Ask Peter: Using a duck carcass
I recently cooked a whole duck (thanks to Josh Emett’s Master Match) and would love it if you could give me a nice idea of something to make using the carcass. You really only use the breasts and legs but there is still a lot of meat clinging to the bones. Oh and while you’re at it — maybe an idea for what to do with the rest of the jar of morello cherries that made the sauce for the duck.
I love a whole roast duck. It is one of those meats that people shy away from cooking at home as it’s seen to be a little too left-field, yet it’s not so different from cooking a whole chicken. However, apart from the difference in flavour, and red meat v. white, there is always the question of carving it that seems to put people off. The reality is that you need to cook it pink and rest it for a good 15 minutes in a warm place before cutting the legs away from the carcass, and then carving the breasts off in two whole orbs. Once removed, they can then be sliced, as I find it’s too hard to slice breast meat directly off the carcass.
Once you’ve removed the meaty bits you will be wondering what to do with the rest of the carcass. As meat-to-bone ratio, a duck will offer less edible protein than a chook, so while one chicken of average size could feed four people, a duck will really just serve two to three. The fact you’ll in all likelihood have roasted the duck means it’s ready to be turned into a delicious stock.
If, like me, you’ve cooked it resting on a bed of onions, garlic and herbs, and possibly even a few star anise and some sliced ginger, then once you’ve removed the main meaty bits (two breasts and two legs), pull off any remaining flesh and set aside. Chop or cut (cleaver or heavy duty scissors) the carcass into a few pieces and place in a pot along with the leg bones and pan-roasted veges. Top with a can of chopped tomatoes and enough water to cover it by 1cm, bring almost to a boil and then reduce the heat. Ducks are fatty and plenty of this will rise to the surface, so once you’ve got it gently simmering, start skimming (I always keep a tablespoon which I add back to the finished stock as it tastes so good). As soon as all the fat has been removed, add a small handful of extra fresh herbs and 2 tablespoons soy sauce or miso paste and cook uncovered for an hour.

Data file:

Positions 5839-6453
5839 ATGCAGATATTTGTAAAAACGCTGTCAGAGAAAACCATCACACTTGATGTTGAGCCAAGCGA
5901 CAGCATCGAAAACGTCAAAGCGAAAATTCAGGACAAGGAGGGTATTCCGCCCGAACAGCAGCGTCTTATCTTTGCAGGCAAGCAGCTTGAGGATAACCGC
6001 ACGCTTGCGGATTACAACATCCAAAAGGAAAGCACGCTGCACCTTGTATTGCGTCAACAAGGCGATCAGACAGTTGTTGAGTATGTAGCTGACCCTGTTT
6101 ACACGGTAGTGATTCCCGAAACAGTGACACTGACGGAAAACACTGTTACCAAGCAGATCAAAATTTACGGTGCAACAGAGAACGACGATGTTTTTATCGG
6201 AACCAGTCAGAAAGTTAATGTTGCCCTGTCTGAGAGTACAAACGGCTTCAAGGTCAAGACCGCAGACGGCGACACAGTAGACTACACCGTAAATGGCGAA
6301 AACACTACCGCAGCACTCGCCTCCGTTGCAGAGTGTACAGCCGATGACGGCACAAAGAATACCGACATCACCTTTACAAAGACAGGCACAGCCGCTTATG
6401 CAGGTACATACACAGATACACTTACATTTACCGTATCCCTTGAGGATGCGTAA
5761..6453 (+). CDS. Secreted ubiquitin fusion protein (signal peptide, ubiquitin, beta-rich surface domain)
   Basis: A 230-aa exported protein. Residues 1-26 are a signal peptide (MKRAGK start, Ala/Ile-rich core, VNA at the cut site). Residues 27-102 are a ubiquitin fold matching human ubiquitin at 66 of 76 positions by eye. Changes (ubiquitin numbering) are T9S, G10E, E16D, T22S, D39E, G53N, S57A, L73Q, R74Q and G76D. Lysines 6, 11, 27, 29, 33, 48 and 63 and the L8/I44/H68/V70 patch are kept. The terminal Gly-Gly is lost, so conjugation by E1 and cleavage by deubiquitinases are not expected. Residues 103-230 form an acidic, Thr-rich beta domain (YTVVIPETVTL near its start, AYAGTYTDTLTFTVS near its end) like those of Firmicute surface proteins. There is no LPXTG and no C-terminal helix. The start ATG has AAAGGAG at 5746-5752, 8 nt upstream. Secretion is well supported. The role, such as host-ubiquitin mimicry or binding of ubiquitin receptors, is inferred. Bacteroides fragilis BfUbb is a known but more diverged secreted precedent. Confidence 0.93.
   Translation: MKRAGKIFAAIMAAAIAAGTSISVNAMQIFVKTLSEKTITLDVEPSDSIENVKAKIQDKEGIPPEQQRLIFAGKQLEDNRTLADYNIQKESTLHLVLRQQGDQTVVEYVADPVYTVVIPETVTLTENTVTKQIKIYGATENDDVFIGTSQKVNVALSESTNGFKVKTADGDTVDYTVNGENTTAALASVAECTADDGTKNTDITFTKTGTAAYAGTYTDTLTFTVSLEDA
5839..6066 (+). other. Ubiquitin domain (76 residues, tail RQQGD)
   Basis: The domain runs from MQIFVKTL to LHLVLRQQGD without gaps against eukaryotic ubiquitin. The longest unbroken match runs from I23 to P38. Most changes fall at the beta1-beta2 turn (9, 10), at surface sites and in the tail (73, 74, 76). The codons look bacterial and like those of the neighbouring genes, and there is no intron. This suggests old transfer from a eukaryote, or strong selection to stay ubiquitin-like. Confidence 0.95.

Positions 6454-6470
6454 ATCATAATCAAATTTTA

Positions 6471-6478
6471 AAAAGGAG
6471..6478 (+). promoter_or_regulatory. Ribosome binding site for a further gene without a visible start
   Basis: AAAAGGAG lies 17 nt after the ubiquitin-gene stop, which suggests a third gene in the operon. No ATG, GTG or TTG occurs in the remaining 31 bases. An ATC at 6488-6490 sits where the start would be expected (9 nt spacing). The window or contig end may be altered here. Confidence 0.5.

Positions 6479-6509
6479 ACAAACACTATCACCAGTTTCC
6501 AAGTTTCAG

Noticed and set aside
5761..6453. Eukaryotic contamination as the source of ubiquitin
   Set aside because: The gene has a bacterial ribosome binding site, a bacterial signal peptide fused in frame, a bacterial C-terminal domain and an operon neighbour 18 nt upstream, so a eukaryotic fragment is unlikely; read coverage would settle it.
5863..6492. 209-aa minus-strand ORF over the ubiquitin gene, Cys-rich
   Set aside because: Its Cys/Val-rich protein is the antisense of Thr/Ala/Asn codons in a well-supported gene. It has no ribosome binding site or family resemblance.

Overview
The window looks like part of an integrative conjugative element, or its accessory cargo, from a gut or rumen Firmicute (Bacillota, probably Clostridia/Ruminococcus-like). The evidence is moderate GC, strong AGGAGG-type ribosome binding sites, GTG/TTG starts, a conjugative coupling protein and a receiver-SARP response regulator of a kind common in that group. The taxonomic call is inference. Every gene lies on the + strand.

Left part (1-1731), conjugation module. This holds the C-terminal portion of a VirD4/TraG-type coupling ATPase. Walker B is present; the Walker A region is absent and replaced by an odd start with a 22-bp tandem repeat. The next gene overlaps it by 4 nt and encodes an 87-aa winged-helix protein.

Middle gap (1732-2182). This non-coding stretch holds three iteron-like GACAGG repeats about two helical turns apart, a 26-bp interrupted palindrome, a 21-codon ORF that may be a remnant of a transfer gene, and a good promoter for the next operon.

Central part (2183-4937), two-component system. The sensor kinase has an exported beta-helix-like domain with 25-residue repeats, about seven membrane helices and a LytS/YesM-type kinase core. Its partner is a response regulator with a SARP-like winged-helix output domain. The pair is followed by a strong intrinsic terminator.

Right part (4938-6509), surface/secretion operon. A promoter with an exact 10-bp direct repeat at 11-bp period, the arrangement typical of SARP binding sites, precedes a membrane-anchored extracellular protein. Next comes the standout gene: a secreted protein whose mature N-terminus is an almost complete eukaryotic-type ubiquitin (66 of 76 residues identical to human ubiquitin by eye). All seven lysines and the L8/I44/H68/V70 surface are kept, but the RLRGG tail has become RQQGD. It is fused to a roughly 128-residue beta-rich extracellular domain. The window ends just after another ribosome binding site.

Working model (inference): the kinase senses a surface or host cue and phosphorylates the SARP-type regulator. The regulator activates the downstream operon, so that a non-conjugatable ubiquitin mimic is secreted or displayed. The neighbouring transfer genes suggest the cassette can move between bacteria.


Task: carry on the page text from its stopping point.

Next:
Turn the heat off and leave to settle for 10 minutes, then strain into a clean pot and taste for seasoning, adding soy sauce or miso paste to taste. Add 3⁄4 cup thinly sliced spring onions, 8 sliced fresh shiitake mushrooms, 1 dessertspoon finely chopped ginger and the reserved duck meat and simmer for 10 minutes with the lid on. Ladle into four bowls in which you’ve placed some cooked rice or noodles and dollop on a little of the reserved duck fat.
As to what to do with the rest of the cherries, make a clafoutis. Heavily butter and sugar a dish wide enough to hold the cherries in one layer. Whisk 50g self-raising flour, 2 tablespoons brown sugar, 2 eggs, a pinch of salt and a few drops almond essence. Beat in 280ml warm milk and 20g melted butter (or try a citrus scented olive oil). Pour this into the dish, scatter the drained cherries on top, bake at 180C for 30-40 minutes until just set, and still a little wobbly. Leave to cool then serve with runny cream.
In our Ask Peter series, executive chef Peter Gordon answers your curly culinary questions. If you're stumped over something food-related, send your question to email@example.com and keep checking in for answers. You can read more on Peter on his website, have a read of his Ask Peter articles or check out his recipes on our site.